Older residents frequently enter long-term care with multiple medications prescribed for their varying health conditions. In fact, it’s the polypharmacy itself that can bring them to our doors due to harmful medication interactions and symptoms such as dizziness that lead to falls, hospitalizations and the need for increased care.
In long-term care, geriatricians often work to reduce the number of medications their patients receive. A 2011 review in the journal Gerontology suggests that the use of a placebo may be a worthwhile tool in this effort.
Typical purpose of placebos
A placebo is often thought of as a harmless substance used as a control in research to determine the effect of actual medications. In order to be proven effective, the experimental medication must be significantly more beneficial to subjects than the placebo because simply receiving a pill is found to have beneficial effects.
In other words, medical conditions can improve just by thinking that the pill one is taking is going to help, even if it has no medical properties. (This is why I like to read the copy on, say, a bottle of hair conditioner — to enhance its psychological effects … I’m only half-kidding.)
Atypical use of placebos
The studies reviewed in the 2011 Gerontology article consider the placebo not as a control condition but as a substance worthy of study in and of itself, investigating factors that influence its level of effectiveness.
They examined the use of placebos as an analgesic, to address anxiety and depression and for Parkinson’s disease and consistently found a significant reduction in symptoms — especially when paired with verbal suggestions that the placebo will be successful.
In Jo Marchant’s “A Placebo Treatment for Pain” in the New York Times this month, she writes of a 2014 study that found that a placebo was 60% as effective as a pain pill. What’s more, when the actual pain medication was labeled “placebo,” it reached 60% of its usual effectiveness.
Even more remarkably, these results held up when the placebo was honestly labeled as such. Despite knowing that the pill they were taking was a placebo it was still half as effective as the pain medication.
(I find this mind power incredible, so much so I almost ended each of the sentences in this section with an exclamation point!)
Application to seniors
I regularly talk with elders who are suffering from distressing symptoms such as constipation, dry mouth and other medication side effects.
The pages of McKnight’s frequently include articles on the challenging financial aspects of long-term care.
Perhaps the use of placebos could be a small step in the direction of easing both problems.
It’s important to note, however, that placebos aren’t effective for people with dementia. As stated in the 2011 Gerontology piece, “the impairment of cognitive functions has been found to disrupt the psychosocial component of a treatment.”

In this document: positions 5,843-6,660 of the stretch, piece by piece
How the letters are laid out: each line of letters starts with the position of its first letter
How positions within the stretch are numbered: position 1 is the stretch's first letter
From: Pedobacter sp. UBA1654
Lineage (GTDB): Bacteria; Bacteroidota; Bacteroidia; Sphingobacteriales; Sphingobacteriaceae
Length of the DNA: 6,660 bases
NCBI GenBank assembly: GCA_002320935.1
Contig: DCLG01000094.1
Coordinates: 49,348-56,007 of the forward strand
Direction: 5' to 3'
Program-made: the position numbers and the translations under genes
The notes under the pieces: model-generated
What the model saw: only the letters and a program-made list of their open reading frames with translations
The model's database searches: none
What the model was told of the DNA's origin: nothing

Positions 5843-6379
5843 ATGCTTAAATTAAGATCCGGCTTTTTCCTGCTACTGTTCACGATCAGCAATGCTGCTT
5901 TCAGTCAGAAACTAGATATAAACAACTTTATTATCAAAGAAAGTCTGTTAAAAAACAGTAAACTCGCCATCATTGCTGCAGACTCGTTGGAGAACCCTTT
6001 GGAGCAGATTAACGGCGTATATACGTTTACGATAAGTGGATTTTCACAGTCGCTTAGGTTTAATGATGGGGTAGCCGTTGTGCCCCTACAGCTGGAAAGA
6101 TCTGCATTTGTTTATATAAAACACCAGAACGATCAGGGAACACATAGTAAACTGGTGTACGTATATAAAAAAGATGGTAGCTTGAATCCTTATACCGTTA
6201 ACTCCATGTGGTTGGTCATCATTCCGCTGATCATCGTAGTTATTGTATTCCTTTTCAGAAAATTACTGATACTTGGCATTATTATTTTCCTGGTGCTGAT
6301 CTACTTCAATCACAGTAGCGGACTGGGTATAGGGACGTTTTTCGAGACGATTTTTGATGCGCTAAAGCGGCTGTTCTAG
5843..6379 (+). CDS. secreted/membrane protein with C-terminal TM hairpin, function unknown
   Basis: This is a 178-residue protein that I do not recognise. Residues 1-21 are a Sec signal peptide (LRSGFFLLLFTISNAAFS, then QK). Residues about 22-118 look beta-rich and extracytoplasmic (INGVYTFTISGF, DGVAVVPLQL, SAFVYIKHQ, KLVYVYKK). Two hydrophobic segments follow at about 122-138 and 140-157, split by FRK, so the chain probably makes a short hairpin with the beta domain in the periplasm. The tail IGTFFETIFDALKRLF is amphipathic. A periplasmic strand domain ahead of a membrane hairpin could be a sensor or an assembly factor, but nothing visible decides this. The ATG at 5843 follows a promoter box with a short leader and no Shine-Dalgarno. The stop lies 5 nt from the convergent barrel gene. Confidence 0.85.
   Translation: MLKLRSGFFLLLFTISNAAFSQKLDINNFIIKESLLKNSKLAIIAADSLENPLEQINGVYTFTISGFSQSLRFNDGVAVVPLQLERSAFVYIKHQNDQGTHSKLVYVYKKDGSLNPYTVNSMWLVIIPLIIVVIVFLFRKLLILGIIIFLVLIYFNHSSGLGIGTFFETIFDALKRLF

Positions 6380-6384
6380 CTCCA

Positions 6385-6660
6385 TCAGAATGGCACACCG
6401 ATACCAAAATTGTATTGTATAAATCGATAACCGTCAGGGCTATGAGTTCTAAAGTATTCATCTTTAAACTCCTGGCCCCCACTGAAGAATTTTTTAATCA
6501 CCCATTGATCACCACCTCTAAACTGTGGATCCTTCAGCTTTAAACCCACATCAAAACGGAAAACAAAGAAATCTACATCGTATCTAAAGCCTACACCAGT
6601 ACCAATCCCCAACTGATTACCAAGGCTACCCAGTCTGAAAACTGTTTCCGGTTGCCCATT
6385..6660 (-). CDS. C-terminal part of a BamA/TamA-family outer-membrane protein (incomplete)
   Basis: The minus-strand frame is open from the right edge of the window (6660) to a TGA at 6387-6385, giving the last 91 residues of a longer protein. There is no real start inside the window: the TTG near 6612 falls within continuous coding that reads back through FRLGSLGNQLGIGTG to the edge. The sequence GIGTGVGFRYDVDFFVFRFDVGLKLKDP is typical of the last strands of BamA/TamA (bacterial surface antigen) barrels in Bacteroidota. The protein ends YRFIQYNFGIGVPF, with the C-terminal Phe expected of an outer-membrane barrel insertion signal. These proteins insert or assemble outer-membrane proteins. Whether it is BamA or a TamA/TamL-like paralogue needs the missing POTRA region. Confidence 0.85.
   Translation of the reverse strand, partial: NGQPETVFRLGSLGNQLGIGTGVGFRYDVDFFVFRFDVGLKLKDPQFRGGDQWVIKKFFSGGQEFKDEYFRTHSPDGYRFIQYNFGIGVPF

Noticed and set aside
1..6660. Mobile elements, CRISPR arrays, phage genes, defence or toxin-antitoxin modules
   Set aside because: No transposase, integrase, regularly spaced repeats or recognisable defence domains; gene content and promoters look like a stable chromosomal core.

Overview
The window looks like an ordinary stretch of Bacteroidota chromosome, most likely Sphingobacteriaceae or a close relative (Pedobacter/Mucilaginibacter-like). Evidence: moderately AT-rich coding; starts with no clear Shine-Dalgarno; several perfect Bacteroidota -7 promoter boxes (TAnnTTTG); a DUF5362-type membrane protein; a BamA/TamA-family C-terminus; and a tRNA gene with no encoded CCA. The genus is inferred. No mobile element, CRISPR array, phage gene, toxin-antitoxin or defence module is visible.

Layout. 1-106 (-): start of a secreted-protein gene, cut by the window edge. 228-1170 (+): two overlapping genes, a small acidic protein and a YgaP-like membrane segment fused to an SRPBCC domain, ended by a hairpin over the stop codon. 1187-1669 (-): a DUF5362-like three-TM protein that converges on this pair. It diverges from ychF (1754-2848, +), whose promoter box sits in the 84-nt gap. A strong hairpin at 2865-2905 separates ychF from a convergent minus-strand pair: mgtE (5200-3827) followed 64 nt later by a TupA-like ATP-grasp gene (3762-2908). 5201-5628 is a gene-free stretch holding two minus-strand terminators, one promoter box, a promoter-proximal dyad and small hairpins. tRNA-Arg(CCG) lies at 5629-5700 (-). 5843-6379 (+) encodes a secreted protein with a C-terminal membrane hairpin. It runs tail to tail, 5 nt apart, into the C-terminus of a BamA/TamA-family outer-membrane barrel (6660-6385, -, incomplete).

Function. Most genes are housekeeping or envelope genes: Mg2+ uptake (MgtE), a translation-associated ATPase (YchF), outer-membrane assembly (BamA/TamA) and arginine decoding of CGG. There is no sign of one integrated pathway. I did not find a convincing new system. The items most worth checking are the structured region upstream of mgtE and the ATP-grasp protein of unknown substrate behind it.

Enhancing the effect of honest placebos
To make the most of honest placebos, research indicates that the recipients need to believe that the pills are going to work. This suggests that a trusted authority should be the one to describe the benefits of the placebo effect, such as a physician wearing a suit or white lab coat.
Honest placebos could be tailored to the desires of the resident. For example, residents could choose their favorite color among a rainbow of pills labeled “placebo.”
They could select how often they’d like to get their “medication,” whether they’d prefer a liquid or a pill, and what time they’d prefer to receive it. (No early morning awakenings needed for this group!)
Presenting the placebo in a warm, pleasant manner can also enhance its effects. As Jo Marchant observes: “Harvard researchers studied patients in pain from irritable bowel syndrome and found that 44 percent of those given sham acupuncture had adequate relief from their symptoms. If the person who performed the acupuncture was extra supportive and empathetic, however, that figure jumped to 62 percent.” (Exclamation point!)
A quick Google search found an Australian company selling sugar pills with an authentic-looking “placebo” label, several businesses hawking “happy pills” and other joke remedies on Amazon, and an app developed to track the effects of the use of a placebo.
The best way to purchase placebo pills, aside from making your own, would be to work with your pharmacy service to create placebos that best fill the needs of your residents.
While placebos are clearly not going to be effective for every resident in every circumstance, for willing residents with certain ailments they can be an effective, inexpensive, side-effect-free aid worth trying before adding another medication to a resident’s drug regimen.
Eleanor Feldman Barbera, PhD, author of The Savvy Resident’s Guide, is a 2014 Award of Excellence winner in the Blog Content category of the APEX Awards for Publication Excellence program. She also is the Gold Medalist in the Blog-How To/Tips/Service category of the 2014 American Society of Business Publication Editors Midwest Regional competition. A speaker and consultant with nearly 20 years of experience as a psychologist in long-term care, she maintains her own award-winning website at MyBetterNursingHome.com.